Trishe Wind plans to use upgraded turbines at 100-MW Ohio project

Trishe Wind Ohio LLC told the Ohio Power Siting Board in a Nov. 24 letter that it plans, due to the evolution of wind turbine technology, to install fewer, larger turbines at its Ohio project with the same 100-MW total project limit established by the board.

In December 2013, the board approved a certificate for Northwest Ohio Wind Energy LLC, now known as Trishe Wind Ohio LLC, covering 59 wind turbines (depending on the nameplate capacity of the turbine selection—the range was 1.7 MW to 2.0 MW). The applicant selected one of the approved turbines models, the Gamesa G114 with a nameplate capacity of 2 MW each.

In the intervening time between the issuance of the order and this date, Gamesa has made software improvements and minor hardware changes in the nacelle to its model G114 that allows the model to have a nameplate rating of 2.1 MW. These improvements amount to a 5% increase in output. The updated model has the same tower, the same hub, the same blades, and the same gearbox as the model approved by the board. Besides the software improvements, there are some minor mechanical changes within the nacelle of the newer model. These include modification of a few internal generator components, some upgrades to allow for better cooling of the generator and electronics, and some upgrades to the converter and fuse box.

A detailed diagram and explanation of these changes are included in Gamesa’s documentation attached to the Nov. 24 letter.

The blades, towers, and gearboxes are identical, so blade speed, shadow flicker and ice throw measures will not be affected. An e-mail confirmation of this fact from a Gamesa representative was also attached to the Nov. 24 filing. In order to confirm that the noise from the newer model will be the similar to the noise emitted from the original Gamesa Model 114, the company engaged Resource Systems Group Inc., the sound consultant who conducted the original noise studies that were included in the application, to investigate the noise from the improved model. The results of that study are included as Attachment C.

RSG concluded that the updated model results show that this project can meet the permitted sound level limit of 47 dBA under conservative conditions by utilizing some level of Noise Reduced Operations (NRO) for select turbines and in one case stoppage of a turbine (T-19) when necessary.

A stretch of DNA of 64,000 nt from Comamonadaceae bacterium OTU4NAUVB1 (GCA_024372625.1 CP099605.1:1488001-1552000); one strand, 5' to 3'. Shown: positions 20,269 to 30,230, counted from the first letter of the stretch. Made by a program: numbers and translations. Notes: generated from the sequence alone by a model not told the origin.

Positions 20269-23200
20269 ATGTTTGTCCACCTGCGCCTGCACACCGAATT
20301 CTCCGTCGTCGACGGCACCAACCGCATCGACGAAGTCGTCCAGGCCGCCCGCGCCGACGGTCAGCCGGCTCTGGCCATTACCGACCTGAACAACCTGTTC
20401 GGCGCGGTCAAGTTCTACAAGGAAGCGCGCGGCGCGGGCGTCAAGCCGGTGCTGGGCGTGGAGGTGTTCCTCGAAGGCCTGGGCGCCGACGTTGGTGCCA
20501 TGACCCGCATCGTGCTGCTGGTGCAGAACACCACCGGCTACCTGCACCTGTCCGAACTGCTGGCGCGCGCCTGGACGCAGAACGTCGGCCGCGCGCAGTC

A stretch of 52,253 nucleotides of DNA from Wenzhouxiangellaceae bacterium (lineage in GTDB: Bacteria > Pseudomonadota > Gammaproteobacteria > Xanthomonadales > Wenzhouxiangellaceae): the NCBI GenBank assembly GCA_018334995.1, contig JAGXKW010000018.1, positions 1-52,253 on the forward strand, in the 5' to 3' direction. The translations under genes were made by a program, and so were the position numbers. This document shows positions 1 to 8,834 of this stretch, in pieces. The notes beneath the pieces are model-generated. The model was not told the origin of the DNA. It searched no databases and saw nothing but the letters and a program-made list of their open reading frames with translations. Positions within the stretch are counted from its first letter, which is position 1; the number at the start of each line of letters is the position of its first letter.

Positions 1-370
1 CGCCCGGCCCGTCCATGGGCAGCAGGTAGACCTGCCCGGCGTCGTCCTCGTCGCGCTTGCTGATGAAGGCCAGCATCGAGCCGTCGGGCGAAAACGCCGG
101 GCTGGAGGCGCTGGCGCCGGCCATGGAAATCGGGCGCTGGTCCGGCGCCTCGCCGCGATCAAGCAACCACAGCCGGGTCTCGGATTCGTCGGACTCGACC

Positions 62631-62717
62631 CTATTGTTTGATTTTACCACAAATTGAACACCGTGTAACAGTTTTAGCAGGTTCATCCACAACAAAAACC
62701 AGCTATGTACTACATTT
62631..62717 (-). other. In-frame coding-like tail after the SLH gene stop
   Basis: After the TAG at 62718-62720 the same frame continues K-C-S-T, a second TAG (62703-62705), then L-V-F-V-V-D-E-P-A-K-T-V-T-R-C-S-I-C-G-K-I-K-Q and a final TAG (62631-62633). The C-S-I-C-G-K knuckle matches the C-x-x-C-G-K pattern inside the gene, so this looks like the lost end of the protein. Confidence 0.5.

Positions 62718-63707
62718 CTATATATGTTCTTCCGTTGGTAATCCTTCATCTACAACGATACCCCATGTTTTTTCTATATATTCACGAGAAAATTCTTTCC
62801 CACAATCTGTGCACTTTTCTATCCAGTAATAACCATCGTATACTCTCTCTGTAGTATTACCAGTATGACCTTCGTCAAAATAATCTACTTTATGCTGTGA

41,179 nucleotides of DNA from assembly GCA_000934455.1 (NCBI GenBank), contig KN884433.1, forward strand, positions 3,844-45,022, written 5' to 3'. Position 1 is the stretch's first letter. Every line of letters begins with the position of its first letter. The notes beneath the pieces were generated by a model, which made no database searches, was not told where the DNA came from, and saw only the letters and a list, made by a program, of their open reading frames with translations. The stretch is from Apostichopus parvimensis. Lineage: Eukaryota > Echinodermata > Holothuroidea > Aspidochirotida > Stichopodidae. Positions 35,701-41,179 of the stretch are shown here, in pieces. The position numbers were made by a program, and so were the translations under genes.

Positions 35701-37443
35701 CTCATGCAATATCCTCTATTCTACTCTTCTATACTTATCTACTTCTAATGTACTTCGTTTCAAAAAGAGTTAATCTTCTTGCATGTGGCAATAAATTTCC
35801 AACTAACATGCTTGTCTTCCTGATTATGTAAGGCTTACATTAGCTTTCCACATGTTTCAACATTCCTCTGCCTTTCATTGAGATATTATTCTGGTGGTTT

Using the newer version 2.1 MW Gamesa Model G114, the company said it at all times would adhere to the maximum facility interconnection of 100 MW as authorized by the board, because it is not changing the size of its main power transformer and would, in any event, be restricted by PJM Interconnection from doing so under its Interconnection Agreement.

Though the board-issued certificate authorized as many as 60 turbines, the company will use only 50 turbines and they will be placed only on sites approved for turbines under the 2013 order.

The Ohio board in a March 9 letter cleared Trishe Wind Ohio to start preconstruction work on its 100-MW project in Paulding County. In November 2014, the board approved a transfer of the certificate from Northwest to Trishe Wind. Trishe Wind acquired the Northwest assets and permits under an asset purchase transaction authorized by the U.S. Bankruptcy Court for the District of Minnesota.

Trishe Wind said in a separate Nov. 24 letter to the board that it held a preconstruction conference on Nov. 23 with the board staff. “At the conference, construction-related issues were satisfactorily addressed including all conditions of the Certificate,” said the company. “All preconstruction commitments/ conditions have been submitted to Staff as previously docketed. In compliance with Certificate Condition 10, and as directed by Staff, substation construction activities will commence November 30, 2015.”

About Barry Cassell 20414 Articles
Barry Cassell is Chief Analyst for GenerationHub covering coal and emission controls issues, projects and policy. He has covered the coal and power generation industry for more than 24 years, beginning in November 2011 at GenerationHub and prior to that as editor of SNL Energy’s Coal Report. He was formerly with Coal Outlook for 15 years as the publication’s editor and contributing writer, and prior to that he was editor of Coal & Synfuels Technology and associate editor of The Energy Report. He has a bachelor’s degree from Central Michigan University.